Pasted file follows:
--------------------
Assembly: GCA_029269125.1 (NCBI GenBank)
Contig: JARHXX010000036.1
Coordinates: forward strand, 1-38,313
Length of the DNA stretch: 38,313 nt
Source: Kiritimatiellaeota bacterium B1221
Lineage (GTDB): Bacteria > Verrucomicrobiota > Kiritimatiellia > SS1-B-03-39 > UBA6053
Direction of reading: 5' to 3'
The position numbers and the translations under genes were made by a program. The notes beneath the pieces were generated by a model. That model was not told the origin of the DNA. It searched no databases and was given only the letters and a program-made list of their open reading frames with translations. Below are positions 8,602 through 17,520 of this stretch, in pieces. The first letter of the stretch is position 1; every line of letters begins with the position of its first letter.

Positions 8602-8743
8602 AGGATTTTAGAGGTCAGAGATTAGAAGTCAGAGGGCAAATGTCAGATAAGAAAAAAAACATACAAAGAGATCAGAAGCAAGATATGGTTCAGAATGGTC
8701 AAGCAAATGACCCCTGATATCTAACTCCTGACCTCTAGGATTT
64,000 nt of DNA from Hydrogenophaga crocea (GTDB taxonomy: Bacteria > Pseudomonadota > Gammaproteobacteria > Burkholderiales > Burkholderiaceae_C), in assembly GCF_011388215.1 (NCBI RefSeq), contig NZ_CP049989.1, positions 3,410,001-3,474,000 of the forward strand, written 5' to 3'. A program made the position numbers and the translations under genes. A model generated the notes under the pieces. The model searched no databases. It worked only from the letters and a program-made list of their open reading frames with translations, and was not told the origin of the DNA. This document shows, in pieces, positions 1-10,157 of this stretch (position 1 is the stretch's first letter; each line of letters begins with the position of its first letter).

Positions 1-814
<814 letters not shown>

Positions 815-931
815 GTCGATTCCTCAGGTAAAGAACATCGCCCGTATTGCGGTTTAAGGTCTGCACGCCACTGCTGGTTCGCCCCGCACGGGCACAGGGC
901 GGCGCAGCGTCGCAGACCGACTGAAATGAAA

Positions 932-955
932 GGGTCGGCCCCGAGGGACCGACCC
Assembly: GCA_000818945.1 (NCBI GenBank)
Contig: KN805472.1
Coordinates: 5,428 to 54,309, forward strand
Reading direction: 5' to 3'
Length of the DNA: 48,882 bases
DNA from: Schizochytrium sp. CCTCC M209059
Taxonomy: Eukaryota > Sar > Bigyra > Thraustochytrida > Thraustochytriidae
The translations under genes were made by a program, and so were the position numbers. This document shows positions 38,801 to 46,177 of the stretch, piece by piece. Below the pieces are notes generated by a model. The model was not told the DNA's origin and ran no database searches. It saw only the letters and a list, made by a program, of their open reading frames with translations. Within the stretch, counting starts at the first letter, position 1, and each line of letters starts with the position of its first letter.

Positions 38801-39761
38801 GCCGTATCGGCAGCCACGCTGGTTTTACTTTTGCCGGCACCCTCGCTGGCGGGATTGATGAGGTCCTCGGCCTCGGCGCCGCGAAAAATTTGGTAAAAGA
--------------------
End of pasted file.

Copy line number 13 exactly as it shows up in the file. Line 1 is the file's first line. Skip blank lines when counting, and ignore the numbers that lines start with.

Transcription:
Positions 1-814